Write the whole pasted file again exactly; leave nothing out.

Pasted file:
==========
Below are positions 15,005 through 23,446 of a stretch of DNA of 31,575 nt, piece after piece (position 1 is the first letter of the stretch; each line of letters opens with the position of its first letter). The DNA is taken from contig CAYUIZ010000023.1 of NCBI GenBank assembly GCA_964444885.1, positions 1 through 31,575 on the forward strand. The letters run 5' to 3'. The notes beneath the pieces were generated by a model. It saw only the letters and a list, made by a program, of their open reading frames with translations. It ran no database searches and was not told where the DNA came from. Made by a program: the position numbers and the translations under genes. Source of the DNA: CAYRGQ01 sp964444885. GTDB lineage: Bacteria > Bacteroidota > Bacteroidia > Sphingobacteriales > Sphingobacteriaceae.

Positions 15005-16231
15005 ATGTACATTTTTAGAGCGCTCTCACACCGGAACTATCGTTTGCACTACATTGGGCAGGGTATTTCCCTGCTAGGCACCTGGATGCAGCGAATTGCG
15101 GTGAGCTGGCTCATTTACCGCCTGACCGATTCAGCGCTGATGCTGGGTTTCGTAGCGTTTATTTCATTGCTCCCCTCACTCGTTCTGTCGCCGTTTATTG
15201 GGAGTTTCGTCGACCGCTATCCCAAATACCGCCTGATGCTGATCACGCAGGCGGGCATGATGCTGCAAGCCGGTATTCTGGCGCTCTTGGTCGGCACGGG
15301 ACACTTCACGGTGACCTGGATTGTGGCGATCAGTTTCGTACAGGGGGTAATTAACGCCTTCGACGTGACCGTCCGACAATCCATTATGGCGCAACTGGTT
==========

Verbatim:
Below are positions 15,005 through 23,446 of a stretch of DNA of 31,575 nt, piece after piece (position 1 is the first letter of the stretch; each line of letters opens with the position of its first letter). The DNA is taken from contig CAYUIZ010000023.1 of NCBI GenBank assembly GCA_964444885.1, positions 1 through 31,575 on the forward strand. The letters run 5' to 3'. The notes beneath the pieces were generated by a model. It saw only the letters and a list, made by a program, of their open reading frames with translations. It ran no database searches and was not told where the DNA came from. Made by a program: the position numbers and the translations under genes. Source of the DNA: CAYRGQ01 sp964444885. GTDB lineage: Bacteria > Bacteroidota > Bacteroidia > Sphingobacteriales > Sphingobacteriaceae.

Positions 15005-16231
15005 ATGTACATTTTTAGAGCGCTCTCACACCGGAACTATCGTTTGCACTACATTGGGCAGGGTATTTCCCTGCTAGGCACCTGGATGCAGCGAATTGCG
15101 GTGAGCTGGCTCATTTACCGCCTGACCGATTCAGCGCTGATGCTGGGTTTCGTAGCGTTTATTTCATTGCTCCCCTCACTCGTTCTGTCGCCGTTTATTG
15201 GGAGTTTCGTCGACCGCTATCCCAAATACCGCCTGATGCTGATCACGCAGGCGGGCATGATGCTGCAAGCCGGTATTCTGGCGCTCTTGGTCGGCACGGG
15301 ACACTTCACGGTGACCTGGATTGTGGCGATCAGTTTCGTACAGGGGGTAATTAACGCCTTCGACGTGACCGTCCGACAATCCATTATGGCGCAACTGGTT